One of the most common plants in our garden is the ash tree, Fraxinus Exclesior, a fast growing native hardwood. The owner of the garden loathes them, but I’m letting them grow just about wherever they chose to self-seed, or wherever the bird poo carrying them lands. I’m doing this because I like them, and because they grow fast and give good quality wood which I may be able to use in three years, but also because recently a fungus called Chalara fraxinea has come from goodness knows where and seems to like eating them. Alarming numbers of ash trees are dying off all over Germany.
Until February this year there was some hope that the UK would be spared: as long as no ash trees from the continent were brought in the fungus may not make it over the channel. Unfortunately no-one told the politicians this (or if they did, the politicians didn’t want to hear it) so they allowed the trees to be imported and exported, and Chalara fraxinea turned up as well. In several places.
The brilliant minds of the Department for Environment, Food and Rural Affairs (Defra), formed ‘Emergency Committee Cobra’ which has come up with such gems as “everyone should be responsible”. and advise people visiting forests in the UK to “Wash your hands afterwards“. Thanks for that.
According to this very comprehensive post on the Ubiqitous Blog this is nothing new: scientists have been repeatedly ignored when their concerns may inconvenience some corporate interest, and one who was asked to investigate a similar fungal attack on trees in a park had a gagging order placed on them to prevent them saying where the outbreak may have come from.
At the same time, the Environment Secretary (who supports a third runway at Heathrow, a badger cull and fracking, but dislikes wind farms, just as an aside) has suggested that the current outbreak of fungus causing ash dieback is ‘possibly just wind borne’, which is interesting because two weeks ago a forester in Germany old me no-one is sure how the fungus spores are transported.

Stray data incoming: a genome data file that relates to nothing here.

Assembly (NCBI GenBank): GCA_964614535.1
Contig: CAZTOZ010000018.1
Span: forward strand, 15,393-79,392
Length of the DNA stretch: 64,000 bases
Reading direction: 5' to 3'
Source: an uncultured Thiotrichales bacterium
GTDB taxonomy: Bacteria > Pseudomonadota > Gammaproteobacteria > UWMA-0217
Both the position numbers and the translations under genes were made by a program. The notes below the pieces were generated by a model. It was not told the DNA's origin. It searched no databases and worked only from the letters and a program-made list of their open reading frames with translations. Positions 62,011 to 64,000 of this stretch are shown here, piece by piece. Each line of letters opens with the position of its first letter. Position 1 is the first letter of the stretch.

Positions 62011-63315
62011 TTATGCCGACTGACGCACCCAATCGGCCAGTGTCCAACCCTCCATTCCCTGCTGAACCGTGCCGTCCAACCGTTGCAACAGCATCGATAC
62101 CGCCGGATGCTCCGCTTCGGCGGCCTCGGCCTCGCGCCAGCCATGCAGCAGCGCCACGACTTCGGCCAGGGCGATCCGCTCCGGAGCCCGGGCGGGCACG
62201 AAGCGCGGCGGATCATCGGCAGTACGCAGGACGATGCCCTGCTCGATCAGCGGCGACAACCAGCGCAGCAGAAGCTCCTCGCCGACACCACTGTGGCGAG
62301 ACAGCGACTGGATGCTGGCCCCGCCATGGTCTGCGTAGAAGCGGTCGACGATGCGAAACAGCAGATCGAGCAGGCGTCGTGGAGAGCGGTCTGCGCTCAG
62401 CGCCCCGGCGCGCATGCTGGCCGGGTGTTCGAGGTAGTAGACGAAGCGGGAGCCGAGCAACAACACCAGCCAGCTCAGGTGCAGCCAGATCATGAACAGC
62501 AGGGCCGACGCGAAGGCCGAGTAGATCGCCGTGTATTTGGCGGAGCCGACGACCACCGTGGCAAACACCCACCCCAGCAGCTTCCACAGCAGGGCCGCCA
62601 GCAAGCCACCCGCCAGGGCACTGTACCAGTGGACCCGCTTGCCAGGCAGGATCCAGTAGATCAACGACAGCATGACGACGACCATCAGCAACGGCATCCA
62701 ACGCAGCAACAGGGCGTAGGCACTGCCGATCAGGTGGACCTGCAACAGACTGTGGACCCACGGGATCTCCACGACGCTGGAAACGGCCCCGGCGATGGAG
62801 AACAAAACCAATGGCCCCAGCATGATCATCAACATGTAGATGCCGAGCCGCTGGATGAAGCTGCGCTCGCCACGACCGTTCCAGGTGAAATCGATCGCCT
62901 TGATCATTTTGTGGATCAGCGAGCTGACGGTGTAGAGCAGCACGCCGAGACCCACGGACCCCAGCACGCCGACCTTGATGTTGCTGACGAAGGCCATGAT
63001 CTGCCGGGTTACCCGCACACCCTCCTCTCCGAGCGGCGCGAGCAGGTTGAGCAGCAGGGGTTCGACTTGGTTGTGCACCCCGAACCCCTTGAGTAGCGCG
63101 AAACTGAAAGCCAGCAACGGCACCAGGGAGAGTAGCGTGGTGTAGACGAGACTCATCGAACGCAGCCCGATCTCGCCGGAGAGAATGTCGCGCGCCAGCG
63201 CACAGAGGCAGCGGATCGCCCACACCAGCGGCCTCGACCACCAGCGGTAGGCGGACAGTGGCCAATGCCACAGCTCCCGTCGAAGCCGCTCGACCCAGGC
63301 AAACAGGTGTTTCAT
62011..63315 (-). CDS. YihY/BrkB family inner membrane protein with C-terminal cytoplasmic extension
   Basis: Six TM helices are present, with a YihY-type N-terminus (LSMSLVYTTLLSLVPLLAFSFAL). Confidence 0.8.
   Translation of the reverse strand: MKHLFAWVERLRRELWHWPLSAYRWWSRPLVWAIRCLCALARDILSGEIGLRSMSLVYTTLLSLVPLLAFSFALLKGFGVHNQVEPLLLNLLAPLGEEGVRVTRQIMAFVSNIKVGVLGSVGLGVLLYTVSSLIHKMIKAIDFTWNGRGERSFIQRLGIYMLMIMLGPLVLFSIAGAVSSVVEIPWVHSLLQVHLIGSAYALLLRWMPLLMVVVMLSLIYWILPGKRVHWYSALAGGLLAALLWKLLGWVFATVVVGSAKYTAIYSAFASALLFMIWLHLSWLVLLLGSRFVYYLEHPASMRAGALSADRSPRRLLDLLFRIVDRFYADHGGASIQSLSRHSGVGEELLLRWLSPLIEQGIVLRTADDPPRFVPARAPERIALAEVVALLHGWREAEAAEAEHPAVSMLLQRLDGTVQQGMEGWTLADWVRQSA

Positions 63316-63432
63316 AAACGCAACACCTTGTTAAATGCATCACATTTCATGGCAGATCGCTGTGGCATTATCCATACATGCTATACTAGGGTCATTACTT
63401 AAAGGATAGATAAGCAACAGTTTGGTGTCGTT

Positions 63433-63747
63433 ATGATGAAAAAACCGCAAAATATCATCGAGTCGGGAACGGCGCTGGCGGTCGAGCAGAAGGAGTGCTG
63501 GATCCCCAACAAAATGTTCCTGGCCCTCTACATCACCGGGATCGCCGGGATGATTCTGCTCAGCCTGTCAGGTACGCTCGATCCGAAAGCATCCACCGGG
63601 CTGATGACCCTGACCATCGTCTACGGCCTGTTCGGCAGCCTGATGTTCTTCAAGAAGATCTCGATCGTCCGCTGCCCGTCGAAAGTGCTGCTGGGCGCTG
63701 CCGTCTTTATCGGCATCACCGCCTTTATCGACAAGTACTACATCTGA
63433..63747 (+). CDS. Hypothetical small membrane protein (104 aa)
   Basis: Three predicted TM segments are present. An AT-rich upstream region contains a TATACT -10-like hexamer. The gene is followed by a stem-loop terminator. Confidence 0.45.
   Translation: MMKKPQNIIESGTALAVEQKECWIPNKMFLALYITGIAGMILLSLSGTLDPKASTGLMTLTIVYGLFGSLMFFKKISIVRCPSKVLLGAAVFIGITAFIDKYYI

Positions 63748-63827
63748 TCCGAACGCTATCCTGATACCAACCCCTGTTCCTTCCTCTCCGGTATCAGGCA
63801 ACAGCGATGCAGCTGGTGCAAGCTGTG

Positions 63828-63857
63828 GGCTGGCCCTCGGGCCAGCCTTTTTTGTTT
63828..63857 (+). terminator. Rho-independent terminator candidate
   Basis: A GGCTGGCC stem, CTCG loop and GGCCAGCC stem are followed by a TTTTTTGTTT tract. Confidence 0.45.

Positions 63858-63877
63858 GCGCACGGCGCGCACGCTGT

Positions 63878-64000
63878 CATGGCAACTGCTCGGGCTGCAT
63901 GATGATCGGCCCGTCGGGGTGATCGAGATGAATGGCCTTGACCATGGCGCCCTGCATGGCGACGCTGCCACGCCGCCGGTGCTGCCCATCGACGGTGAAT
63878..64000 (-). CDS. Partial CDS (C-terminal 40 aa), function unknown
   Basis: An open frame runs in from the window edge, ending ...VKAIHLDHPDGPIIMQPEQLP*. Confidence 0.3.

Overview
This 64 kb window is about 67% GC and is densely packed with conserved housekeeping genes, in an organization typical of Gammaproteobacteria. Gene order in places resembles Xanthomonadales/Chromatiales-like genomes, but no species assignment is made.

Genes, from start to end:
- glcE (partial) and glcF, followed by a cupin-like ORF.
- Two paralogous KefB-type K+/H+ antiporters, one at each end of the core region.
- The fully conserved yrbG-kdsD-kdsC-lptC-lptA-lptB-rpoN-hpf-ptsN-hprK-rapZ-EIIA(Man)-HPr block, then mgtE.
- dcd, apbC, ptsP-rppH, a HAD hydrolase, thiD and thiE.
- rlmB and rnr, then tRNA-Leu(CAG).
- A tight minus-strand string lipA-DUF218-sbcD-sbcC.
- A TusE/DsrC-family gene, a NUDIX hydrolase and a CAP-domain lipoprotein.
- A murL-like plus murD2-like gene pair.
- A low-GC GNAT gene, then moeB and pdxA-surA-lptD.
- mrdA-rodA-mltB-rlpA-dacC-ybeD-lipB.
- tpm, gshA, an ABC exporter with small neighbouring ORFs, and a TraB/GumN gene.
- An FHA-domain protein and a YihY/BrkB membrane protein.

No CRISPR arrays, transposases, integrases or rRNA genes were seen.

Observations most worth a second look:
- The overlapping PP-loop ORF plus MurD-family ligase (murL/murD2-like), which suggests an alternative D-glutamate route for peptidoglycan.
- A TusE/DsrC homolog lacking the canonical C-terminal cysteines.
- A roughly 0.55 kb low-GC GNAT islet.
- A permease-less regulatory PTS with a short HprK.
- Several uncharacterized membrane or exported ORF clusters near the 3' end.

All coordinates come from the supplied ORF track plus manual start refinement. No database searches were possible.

Which would mean that in the UK, a scientist commissioned to investigate an outbreak of fungal based dieback cannot publish his or her findings for fear of legal repercussions, but a politician known to support corporate interests over the environment can make statements which happen to match up with the desires of the industry to keep going as usual, and that’s okay.
Is this a very strange situation, or am I missing something?
[Edit: Check the comments. It appears Ash seeds are wind blown rather than carried by birds. Thanks Kim.]
It’s the slug hunting season, which means that I’m cycling over to the Very Smallholding every evening. This is fine when the sun is shining and the birds are singing but I’m less enthusiastic about it when the rain is coming down at a rate that would have put Noah off, as it was last week.
Last year the slugs found our tiny veg patch and demolished the only three Kohl-Rabi which managed to survive my ham-fisted gardening. On the first night of this season we lost three pumpkins in the Cow Poo beds (I offer no prizes for guessing why they are thus named). We tried putting cylinders of plastic around the plants but these were Special Ops slugs: they bypassed our defences by going under mulch and following the stems up above ground.